1. Candle Festival
July 2017 – Ubon Ratchathani
In the Northeast of Thailand a beautiful candle festival trails through the quiet provinces, echoing this beautiful country’s religion and culture. The festival marks the beginning of Buddhist lent – during the wetter season Buddhist precepts are kept by the monks in the monastery for three months. For this quarter of the year there is no electricity and the only source of light and heat are the candles placed around the temple. Due to this, the candle has become a symbol of philanthropy. Some people believe that they will become sharper, brighter, and smarter – the same characteristics that candlelight offers and has been passed on from generation to generation.
The annual Candle Festival marking the beginning of Buddhist lent starts on Saturday 8th July. Giant candles, often scaling two metres tall are built in Wat Chayaporn, and covered in stunning relief work and intricate patterns. These wax totems are then balanced on wax Buddhist lotus flowers and paraded through Ubon Ratchathani. Since 1927 a competition to create the most beautiful candle has become the highlight of the program – all of the candles are displayed during the parade and accompanied with Northeastern traditional dance and music. This hallmark event is an opportunity for locals to sustain the culture as generations experience this parade together.
If you choose to go to this incredible parade, you should go two days before the parade takes place so that you can learn about the craftsmanship and creativity that goes into creating these inspirational waxworks. No other festival burns brighter than this one.
2. H.M Queen’s Birthday
12 August 2017 – Nationwide
There are 26 monarchies in the world, consisting of Kings, Queens, Sultans, Emperors and Emirs who rule 43 countries – Thailand is one of them. Royalty offers a fascinating insight into an entirely different world, so why not go to Thailand for the H.M Queen’s birthday? Whilst Queen Sirikit doesn’t have the same profile as the Windsors, Queen Sirikit has had a strong influence on the architecture of Thailand.
Sirikit became Queen when she married King Rama IX in 1950. Buildings were decorated to honour her – the most splendid are in Bangkok, where many buildings and streets are adorned with coloured lights, flowers and portraits of the queen. During her birthday, flags, festivals and parties will take place across Thailand. Mother’s Day also falls on this day, and the natives of Thailand will take to the markets during the morning in order to seek merit for their Mothers by feeding the monks, giving you a true taste of their culture .
3. Long Boat Racing Festival
September – October 2017 – Nationwide
The Long Boat Racing Festival is a local event that celebrates the end of the Buddhists Rains Retreat. This traditional celebration happens all over the country, with some of the biggest boat races taking place in Ayutthaya, Phichit, Phitsanulok and Narathiwat.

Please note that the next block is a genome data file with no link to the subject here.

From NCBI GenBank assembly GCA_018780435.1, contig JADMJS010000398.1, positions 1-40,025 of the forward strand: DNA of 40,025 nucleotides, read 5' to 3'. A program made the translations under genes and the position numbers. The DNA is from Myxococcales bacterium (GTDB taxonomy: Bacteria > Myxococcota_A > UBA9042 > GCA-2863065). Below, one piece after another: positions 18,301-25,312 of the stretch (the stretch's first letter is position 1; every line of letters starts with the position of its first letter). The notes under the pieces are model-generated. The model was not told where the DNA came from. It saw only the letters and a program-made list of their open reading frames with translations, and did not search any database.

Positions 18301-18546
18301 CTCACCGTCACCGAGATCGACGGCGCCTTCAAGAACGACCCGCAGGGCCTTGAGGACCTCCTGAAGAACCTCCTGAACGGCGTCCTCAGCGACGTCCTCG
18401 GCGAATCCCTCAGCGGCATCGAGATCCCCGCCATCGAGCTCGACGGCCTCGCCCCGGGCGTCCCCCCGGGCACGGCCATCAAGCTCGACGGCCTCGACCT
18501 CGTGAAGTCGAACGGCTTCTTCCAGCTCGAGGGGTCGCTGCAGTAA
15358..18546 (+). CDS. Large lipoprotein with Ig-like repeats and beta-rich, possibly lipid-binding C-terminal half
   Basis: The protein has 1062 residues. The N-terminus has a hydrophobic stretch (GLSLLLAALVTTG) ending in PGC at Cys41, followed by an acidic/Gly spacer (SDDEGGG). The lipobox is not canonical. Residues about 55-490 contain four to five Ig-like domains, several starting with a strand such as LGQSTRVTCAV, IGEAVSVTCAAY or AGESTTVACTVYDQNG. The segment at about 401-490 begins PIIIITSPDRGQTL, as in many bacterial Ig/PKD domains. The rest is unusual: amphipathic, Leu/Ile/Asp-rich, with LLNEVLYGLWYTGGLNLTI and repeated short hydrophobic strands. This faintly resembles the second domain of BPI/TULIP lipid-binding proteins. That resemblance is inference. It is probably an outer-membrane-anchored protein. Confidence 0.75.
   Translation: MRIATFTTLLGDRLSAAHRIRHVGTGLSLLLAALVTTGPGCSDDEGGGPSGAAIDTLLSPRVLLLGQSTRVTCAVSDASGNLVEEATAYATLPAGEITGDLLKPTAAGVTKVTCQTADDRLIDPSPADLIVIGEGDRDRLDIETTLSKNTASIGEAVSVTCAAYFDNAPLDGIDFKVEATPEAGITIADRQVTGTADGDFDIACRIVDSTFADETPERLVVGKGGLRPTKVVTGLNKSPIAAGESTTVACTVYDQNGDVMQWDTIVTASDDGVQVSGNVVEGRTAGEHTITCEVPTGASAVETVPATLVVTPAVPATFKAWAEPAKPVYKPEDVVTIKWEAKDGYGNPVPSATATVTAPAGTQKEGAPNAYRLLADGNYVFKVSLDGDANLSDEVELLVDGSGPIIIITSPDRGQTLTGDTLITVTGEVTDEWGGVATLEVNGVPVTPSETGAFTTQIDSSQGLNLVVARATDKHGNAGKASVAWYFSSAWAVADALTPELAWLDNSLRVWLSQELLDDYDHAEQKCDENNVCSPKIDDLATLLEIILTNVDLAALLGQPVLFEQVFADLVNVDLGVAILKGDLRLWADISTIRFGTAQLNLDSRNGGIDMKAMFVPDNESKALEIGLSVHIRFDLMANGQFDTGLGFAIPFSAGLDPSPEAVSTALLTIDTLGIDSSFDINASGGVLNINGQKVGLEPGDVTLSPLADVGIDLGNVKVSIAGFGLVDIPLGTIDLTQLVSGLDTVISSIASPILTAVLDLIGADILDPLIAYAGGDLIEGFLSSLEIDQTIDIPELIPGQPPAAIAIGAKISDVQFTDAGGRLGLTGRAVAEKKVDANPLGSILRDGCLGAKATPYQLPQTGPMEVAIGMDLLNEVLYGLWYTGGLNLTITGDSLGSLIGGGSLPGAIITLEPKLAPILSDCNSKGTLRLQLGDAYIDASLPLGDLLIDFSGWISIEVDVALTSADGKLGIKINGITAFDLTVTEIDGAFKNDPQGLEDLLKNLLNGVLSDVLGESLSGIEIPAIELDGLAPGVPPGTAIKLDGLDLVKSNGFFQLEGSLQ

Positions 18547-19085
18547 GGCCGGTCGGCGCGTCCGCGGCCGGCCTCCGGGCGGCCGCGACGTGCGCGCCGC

The boat racing at Phra Pradaeng in Samut Prakan has been taking place for over a century. Another reason why the Long Boat Race festival is so important to Thailand’s heritage is due to the fact that districts had to travel by boat before roads were built. It also marks the end of the rainy season, happening on the fourth day after the full moon in September or October.
Thailand view Long Boat Racing as a sport, any the Chakri Dynasty honor the sport’s reputation by giving cups and awards to champions of this sport. Whilst the sport is competitive, locals really enjoy watching it, creating a true communal spirit.
4. Rap Bua Festival
October 2017 – Samut Prakam
The Rap Bua Festival literally translates to the ritual of gifting and receiving lotus flowers. This is a unique ancient Buddhist tradition celebrated by the locals of the Bang Phli District in Samut Prakan province. This tradition has passed through generations, is a way of showing the locals magnanimity and generosity to holidaymakers passing through the village. It is also a way of demonstrating their local way of life along the river.
The majestic barge procession of a replica of Luang Phor Toh Buddhist is acclaimed and respected by the people of Samut Prakan. This takes place along the Samrong canal, where locals respectfully throw lotus flowers into the river. It is believed that their lotus flowers would land at where the revered Buddha image sits, making their wishes come true. Centuries ago, men and women used this festival to wish to meet their soul mate. However, these wishes have now changed to adapt to the ever-changing economic and social cultures.
5. Travel Through Thailand in Luxury
Thailand has a plethora of incredible hotels and resorts for you to relax in, and truly make your luxury holiday a memorable one. From the Siam Hotel in Bangkok, to The Peninsula at Banyan Tree in Phuket or Koh Samui and The Raffles Hotel in Singapore, you will be spoilt for choice.
Get in touch with Berkeley Travel to book your luxury summer holiday in Thailand today!